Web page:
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Book Indexes

 
Frank Carver
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How do you use the index in a technical book?
Maybe I'm wierd, but I almost always find the indexes in computer books to be less useful than they could. My first step when looking something up is to head for the index, and this is often a disappointment.
In my mind there is a big difference between a table of contents (at the front of a book), and an index (at the back). The table of contents should list the major sections of the book, perhaps with a description. The index should enable a reader to go straight to the part(s) of the book which are about a particular word or phrase.
All to often, it seems, indexes are generated simplistically and mechanically or based on the appearance of a few seemingly haphazardly-chosen words in the text. The index becomes bloated with references to pages where a term is merely referenced making it much harder to find ones where it is defined (or at least definitively used).
Surely the point of an index is to aid readers who wish to approach a book in a way unexpected by the author/publisher. Yet, in many cases, the words in the index are substantially the same as those in the table of contents. Other words, equally important from the viewpoint of an arbitrary reader, appear in the book, but are not in the index.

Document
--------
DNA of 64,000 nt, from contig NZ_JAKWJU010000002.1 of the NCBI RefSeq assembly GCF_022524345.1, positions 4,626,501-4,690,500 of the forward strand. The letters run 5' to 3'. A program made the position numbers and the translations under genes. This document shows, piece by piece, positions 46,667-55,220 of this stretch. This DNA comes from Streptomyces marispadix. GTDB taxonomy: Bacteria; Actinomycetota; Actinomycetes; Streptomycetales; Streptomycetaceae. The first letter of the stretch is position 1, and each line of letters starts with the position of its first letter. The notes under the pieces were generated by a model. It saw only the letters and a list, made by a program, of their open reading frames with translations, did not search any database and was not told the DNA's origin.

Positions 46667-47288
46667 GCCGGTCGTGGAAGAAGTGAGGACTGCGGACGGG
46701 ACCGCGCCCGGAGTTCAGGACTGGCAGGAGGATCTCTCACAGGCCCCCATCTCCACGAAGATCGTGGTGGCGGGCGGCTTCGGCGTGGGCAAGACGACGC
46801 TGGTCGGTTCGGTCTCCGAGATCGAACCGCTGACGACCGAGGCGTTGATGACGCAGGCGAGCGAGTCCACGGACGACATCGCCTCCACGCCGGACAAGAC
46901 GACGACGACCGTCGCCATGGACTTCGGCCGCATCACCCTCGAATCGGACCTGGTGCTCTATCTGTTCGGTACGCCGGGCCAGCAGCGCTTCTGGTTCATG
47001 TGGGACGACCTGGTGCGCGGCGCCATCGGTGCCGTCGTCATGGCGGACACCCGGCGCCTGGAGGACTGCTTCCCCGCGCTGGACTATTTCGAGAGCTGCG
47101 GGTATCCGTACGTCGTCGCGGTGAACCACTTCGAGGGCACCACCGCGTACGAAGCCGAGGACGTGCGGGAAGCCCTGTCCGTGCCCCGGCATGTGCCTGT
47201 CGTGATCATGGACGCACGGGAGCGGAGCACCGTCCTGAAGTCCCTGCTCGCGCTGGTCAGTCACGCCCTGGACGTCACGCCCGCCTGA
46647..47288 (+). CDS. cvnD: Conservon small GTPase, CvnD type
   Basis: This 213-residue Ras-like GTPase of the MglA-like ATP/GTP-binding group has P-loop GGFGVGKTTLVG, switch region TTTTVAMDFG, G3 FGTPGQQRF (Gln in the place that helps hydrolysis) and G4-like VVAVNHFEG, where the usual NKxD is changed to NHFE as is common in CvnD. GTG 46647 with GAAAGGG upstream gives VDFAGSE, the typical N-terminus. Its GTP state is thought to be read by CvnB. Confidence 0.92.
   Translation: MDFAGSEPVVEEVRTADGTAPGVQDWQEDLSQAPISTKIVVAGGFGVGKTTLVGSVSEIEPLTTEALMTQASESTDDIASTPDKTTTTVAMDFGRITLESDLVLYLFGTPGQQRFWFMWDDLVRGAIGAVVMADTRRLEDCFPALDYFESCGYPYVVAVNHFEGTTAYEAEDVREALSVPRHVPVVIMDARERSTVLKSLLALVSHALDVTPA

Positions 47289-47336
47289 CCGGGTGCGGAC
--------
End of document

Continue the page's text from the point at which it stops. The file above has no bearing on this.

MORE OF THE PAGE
I'm sure that there are books where the index really works, but I find so few that I long for the power of "grep" or "google". This is especially ironic in computer books, where one might expect indexing to be powerful and flexible.
 
Jason Menard
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It seems that indexes used to be genuinely useful, but alot of the books coming out nowadays, while they might be excellent books, have really crappy indexes.
 
Thomas Paul
mister krabs
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I recall one Wrox book (a .NET book if I remember correctly) that had a fantastic index beautifully laid out to allow you to get the page number for virtually anything you could want. The only problem was that most of the page numbers were wrong!
 
Mark Spritzler
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The reference part is what always gets me annoyed.
They'll have the word and like 5 or 6 pages, and when you go to them they are only used as a reference, not the actual subject of the page.
Usually if the word in the book doesn't help, I then resort to the Google search.
Mark
 
Amy Phillips
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I always find it frustrating that technical books often fail to indicate which is the main reference, for example in an encyclopedia the main page is shown in bold and the ones makinf a reference in normal.
I think it is often difficult to find things in the index of a programming book because what you are looking for has a specific name or keyword which unless you know...
Still when they get it right its good
 
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